"Ahh … the Great Moderation – now wasn’t that a laugh. Today I have been examining data in preparation for a new project I am beginning on inflation response functions. Thinking about the data made me recall the sheer arrogance of my profession. And an article in the Melbourne Age prompted this further by way of coincidence. The idea that the economics profession had solved the business cycle by implementing inflation targeting-type policies and pursuing fiscal austerity was the flavour of the late 1990s and early 2000s. I was even told several times in the last decade that I was mad running a research centre which focused on unemployment because that problem had been solved too. Economists of my persuasion were regularly ridiculed at conferences and meetings. And then … the crisis struck confirming everything that us “idiots” had been saying for more than a decade. And yet, the chief proponents of the Great Moderation lie still aspire to top public office."
Some remember it differently:
"I will include one exact quotation from the 1991 paper:
For the purpose of analyzing economic policy, a student would be better equipped with the quantity theory of money (together with the expectations-augmented Phillips curve) than the Keynesian Cross. In the United States today fiscal policymakers have completely abdicated responsibility for economic stabilization. Their inability to cope with persistently large government deficits has left them unable to even imagine trying to reach consensus on countercyclical fiscal policy in a timely fashion. All attempts at stabilization are left to monetary policy. When a recession ensues, as it did recently in the United States, fiscal policymakers merely begin discussions of what the Federal Reserve did wrong."Reading this brought tears to my eyes. A mere 20 years ago we were in a golden age of macroeconomics. Now a new dark age has set in, as the forces of old Keynesianism have made Mankiw’s vision seem like a distant dream."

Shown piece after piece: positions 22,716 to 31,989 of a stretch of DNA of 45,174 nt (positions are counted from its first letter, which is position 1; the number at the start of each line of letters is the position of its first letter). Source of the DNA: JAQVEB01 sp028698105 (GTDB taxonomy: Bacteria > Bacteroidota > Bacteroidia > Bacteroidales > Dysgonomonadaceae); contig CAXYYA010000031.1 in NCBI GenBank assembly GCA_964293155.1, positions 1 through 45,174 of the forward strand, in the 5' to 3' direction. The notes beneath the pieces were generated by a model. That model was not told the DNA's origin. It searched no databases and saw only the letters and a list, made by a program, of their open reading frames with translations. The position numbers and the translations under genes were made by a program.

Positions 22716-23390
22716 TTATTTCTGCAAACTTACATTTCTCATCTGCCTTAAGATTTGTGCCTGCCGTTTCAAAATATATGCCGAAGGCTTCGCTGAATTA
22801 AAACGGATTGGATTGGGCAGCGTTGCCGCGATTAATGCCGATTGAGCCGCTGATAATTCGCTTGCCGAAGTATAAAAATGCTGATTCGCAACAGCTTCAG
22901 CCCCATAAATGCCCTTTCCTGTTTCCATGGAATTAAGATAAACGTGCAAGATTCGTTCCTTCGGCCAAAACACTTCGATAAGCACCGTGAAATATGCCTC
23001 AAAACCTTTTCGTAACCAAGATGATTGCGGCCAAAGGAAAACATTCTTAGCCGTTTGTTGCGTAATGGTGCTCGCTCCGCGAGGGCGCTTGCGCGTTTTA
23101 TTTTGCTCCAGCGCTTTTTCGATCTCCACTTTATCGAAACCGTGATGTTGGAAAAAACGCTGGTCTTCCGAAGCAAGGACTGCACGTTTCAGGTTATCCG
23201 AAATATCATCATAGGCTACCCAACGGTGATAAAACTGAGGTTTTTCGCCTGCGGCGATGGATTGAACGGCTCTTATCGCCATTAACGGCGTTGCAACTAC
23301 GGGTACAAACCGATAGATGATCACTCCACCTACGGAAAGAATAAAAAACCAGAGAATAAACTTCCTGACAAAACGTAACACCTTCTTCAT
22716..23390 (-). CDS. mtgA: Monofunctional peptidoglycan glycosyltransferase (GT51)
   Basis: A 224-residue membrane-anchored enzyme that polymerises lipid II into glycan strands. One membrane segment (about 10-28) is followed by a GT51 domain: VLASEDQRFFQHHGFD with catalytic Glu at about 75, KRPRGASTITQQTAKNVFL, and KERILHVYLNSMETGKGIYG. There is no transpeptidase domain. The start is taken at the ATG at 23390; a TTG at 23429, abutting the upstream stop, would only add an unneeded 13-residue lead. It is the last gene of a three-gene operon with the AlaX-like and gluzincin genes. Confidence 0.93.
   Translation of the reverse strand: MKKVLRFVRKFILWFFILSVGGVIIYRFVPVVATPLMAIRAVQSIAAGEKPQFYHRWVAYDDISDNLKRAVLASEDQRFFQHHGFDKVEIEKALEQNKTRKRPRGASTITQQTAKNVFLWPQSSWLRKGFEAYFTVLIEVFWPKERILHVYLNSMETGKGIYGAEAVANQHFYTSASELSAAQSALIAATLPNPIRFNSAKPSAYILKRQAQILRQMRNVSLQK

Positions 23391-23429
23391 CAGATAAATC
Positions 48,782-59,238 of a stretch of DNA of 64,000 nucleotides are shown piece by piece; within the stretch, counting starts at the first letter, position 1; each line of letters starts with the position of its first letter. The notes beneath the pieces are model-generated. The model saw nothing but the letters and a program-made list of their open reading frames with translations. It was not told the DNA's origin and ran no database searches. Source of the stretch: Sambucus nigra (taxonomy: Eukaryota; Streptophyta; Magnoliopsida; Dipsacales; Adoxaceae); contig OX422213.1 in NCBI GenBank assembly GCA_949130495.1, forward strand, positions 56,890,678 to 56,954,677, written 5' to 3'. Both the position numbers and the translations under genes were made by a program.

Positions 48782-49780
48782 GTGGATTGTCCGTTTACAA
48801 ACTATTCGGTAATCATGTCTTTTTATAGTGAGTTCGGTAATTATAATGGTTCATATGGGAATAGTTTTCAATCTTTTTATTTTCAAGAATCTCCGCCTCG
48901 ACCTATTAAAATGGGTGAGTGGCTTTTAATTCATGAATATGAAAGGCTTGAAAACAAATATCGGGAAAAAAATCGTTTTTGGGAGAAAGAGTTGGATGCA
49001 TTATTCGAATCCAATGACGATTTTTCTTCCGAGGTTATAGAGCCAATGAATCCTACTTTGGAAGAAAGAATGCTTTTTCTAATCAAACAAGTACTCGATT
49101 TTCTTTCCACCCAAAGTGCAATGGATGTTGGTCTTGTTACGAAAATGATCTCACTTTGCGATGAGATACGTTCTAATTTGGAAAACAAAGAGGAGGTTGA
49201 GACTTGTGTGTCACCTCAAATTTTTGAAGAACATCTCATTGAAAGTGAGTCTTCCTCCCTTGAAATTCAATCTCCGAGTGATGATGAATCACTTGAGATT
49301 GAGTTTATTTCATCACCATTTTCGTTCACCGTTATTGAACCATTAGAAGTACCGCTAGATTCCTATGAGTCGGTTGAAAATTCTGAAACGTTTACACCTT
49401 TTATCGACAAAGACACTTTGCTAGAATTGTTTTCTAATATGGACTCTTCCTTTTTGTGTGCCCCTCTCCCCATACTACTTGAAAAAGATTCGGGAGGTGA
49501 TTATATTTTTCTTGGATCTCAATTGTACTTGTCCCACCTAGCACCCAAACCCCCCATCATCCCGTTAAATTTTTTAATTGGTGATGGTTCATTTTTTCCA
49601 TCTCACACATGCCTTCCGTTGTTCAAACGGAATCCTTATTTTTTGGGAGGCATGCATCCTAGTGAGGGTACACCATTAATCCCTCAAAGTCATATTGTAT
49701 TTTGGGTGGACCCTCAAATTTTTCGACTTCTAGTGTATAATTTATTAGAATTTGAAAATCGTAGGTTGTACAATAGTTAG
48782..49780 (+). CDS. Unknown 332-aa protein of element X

Yes, Sumner likes Greg Mankiw's brand of "Keynesianism" and misses the day when there was near unanimity save a few eccentrics as Mitchell was treated.
For me and many like me, the eccentric idea in 2005 would be that unemployment had been whipped. This is why there was so much mainstream mockery of Joe Stiglitz's Rolling Stone piece-while for the layperson-those thankfully innocent of so much Marcro orthodoxy-the idea that there have been deeply structural problems in the economy sounds very plausible.
Here in the US the mainstream still remembers the 2001 recession as unusually short and mild. Nothing can be further from the truth. It's less the numbers than the people unemployed that was notable. It was really the first long running "white collar recession" we've seen-the dry run for this was the 1991 recession under the first Bush.
Even after it was officially over and most job losses were recovered the quality of the new jobs was much lower than the old ones. This fact few in mainstream Macro till today seem to understand. Indeed, what they do is accuse you of Macro ignorance as job losses in one industry or among certain industries should have no larger Macro effect-as these displaced workers need to just pack up and go to other industries that are hiring,
What they can't accept is that technology gains could in the long term displace workers. So there can't be any structural employment problems based on technological redundancy. However, it seems clear to me that what the productivity gains we got from the rise of computers and the Internet did was convert many white collar workers into burger flippers. And to this day many have never recovered.